For our fourth date Chris played the first album that Flatt and Scruggs did together, “Foggy Mountain Jamboree.” I still listen to that album, and also to far more bluegrass than if he hadn’t introduced me to it. Anyone who knew him knew that this was Chris’ music!
Our relationship really took off when he brought me into his circle of friends!
Chris was 17 years older than me, and when he introduced me to his friends one of them said: “Chris, you robbed the cradle”. My retort was: “yea, and I robbed the grave.”
Chris’ sense of humor was like mine: dark and spicy.
Chris was a member of NA and AA, but he was clean and sober for at least 10 or 15 years by the time we met. While he was indeed clean and sober, he was not confident at all that he would remain so. Everybody was certain that he would stay that way except him - that confidence would only come later in his life.
We spent our first Thanksgiving dinner together with some of his friends, most of whom were also in AA and NA. I’ve never met anybody like that before! One of them told me the strangest story - she said she used to grow her pinkie fingernail really long to act as a cocaine scoop, and she followed this by demonstrating the motion. There were many other stories that evening all with the same theme.
After dinner, we were walking out to the car, and I had a flash! “Hey Chris, how many AA or NA members does it take to change a lightbulb?”
He was getting pissed at me, but he took the bait: “I don’t know, how many?”
“Five: one to put in the new bulb and four to reminisce about how good the old bulb was.”
I was in the dog house for two weeks for that!
But we kept on, through countless nights playing board games, and through some Mensa conventions, and through a few arguments, but only a few.
|Fencing with Chrismas Wrapping Paper Rolls|
Years later, our romance cooled, and it made sense for me to move to Maryland for my job.
I knew that Chris would be there at my apartment in Frederick, MD, so when I packed the boxes, I labeled them like “Books and Sex Toys” or “Silverware and Double Headed Dildoes.” The movers got a kick out of that, but Chris was not amused!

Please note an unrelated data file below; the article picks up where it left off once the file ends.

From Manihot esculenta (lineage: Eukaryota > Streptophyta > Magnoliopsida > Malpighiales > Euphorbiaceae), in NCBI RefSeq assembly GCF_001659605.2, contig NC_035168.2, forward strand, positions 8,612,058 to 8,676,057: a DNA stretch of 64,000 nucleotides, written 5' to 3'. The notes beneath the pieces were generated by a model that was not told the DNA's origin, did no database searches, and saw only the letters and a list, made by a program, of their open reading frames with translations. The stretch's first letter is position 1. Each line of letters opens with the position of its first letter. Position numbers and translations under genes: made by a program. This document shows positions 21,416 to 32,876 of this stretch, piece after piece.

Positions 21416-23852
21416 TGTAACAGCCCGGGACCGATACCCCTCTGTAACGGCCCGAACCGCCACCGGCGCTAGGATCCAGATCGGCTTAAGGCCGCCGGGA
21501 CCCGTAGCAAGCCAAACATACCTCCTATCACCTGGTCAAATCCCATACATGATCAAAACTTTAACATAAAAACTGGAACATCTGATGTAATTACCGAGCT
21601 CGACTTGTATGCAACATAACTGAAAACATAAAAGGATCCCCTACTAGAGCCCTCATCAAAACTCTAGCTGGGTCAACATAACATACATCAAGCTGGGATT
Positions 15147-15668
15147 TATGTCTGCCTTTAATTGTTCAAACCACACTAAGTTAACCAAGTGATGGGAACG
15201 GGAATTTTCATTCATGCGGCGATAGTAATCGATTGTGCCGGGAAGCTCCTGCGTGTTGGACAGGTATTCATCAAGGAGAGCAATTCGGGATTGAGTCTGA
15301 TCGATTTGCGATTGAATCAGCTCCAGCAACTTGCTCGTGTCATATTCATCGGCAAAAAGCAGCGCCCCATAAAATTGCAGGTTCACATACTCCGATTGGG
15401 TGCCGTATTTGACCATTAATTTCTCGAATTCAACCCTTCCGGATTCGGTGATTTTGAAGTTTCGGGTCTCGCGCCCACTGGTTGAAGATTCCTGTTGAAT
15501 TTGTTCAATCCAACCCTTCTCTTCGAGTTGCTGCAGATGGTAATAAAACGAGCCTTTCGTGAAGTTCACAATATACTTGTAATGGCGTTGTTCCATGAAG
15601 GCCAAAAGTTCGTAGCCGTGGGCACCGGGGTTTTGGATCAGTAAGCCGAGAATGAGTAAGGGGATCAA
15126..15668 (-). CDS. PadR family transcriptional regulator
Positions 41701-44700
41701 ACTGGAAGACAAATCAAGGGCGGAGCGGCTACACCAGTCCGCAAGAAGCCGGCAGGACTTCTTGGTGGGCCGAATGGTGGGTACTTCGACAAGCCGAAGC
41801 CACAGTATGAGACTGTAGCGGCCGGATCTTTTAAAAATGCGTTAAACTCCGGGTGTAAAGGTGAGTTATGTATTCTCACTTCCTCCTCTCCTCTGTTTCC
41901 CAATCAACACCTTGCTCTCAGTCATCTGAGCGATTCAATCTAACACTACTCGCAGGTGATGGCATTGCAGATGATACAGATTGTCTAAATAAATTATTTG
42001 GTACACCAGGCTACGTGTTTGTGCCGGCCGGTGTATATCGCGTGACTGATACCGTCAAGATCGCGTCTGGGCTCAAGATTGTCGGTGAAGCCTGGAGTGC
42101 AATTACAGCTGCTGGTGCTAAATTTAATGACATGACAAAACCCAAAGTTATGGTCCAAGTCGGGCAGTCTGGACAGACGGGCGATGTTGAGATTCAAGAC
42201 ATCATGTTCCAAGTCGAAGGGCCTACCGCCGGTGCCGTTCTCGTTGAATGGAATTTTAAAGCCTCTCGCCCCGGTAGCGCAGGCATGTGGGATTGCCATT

Chris got the last laugh, though! He helped me pack when I moved from Frederick over to Pennsylvania, and when I arrived, half the boxes were marked as “Stuff” or “More Stuff!”
This type of banter was certainly part of our chemistry, but it wasn’t the only part. Here’s something more typical:
Chris and I always used to drive at least an hour to some small random town just to have pizza for dinner. The particular town or restaurant didn’t matter. What did matter is that we did this together and that we enjoyed it. It was such a simple thing, and neither of us realized at the time how important those weekly outings were. For this reason I cannot tell you the name of the town or pizza restaurant we first ate at. I thought these short road trips would go on forever, and for that reason I do not remember the name of the last restaurant we ate at. All I know is that there was a first town and restaurant and a last town and restaurant, and that there will be no more such road trips.
Chris wanted to get back together with me in Pennsylvania, and we tried it, but he missed his family and friends in Columbus terribly.
|Sending Our Best from the Hospital, September 2017|
Thus our strange romance ended, but the friendship endured. My last joke to him was only a few days before he passed, and was like a bookend to the “rob the grave” joke, but it was too dark and too spicy to repeat here!
The lung problems that started in Kuwait only escalated as time went on. Sam and Janos promised to take care of Chris until his last minute, and they did so, admirably.
I’ve been trying to summarize the feelings I have for Chris, taking all these stories into account. Here’s the best I can do.
You know how people say they want somebody to “complete them?” Chris and I didn’t do that for each other. Instead, he extended me. When I was with him, I felt incredibly free, incredibly passionate, incredibly powerful, and I understood just how intense life can be and ought to be. With Chris I knew that there is a whole world of things to choose from, and if something is missing, then I can make it myself.
Besides this spirit, the most important thing Chris did for me was to invite me into his family. Sam, Janos, Bela, cousin Mary, Catrina, and John mean the world to me, as do his friends Shelly and Lisa.
It may be tempting to disengage or distance yourself at times like this, but that would be unworthy of Chris, because it would be denial masquerading as stoicism. Isolation from the memories and feelings we have for him separates yourself from the best part of yourself - your creativity, your ability to be genuine, your potential to be the best you can be. He would insist that we always strive, that we directly challenge the obstacles in life and overcome them, for if we disengage then we wither away.
As mentioned earlier, people tell each other stories in order to become friends. But what happens when one of those friends is gone? I don’t know, but maybe those stories help us reach catharsis.
I hope these stories are indeed cathartic, but also that they help us to remember Chris, for if he exists now only in our memories, then we must never forget him.
Chris, I love you dearly. Until Valhalla.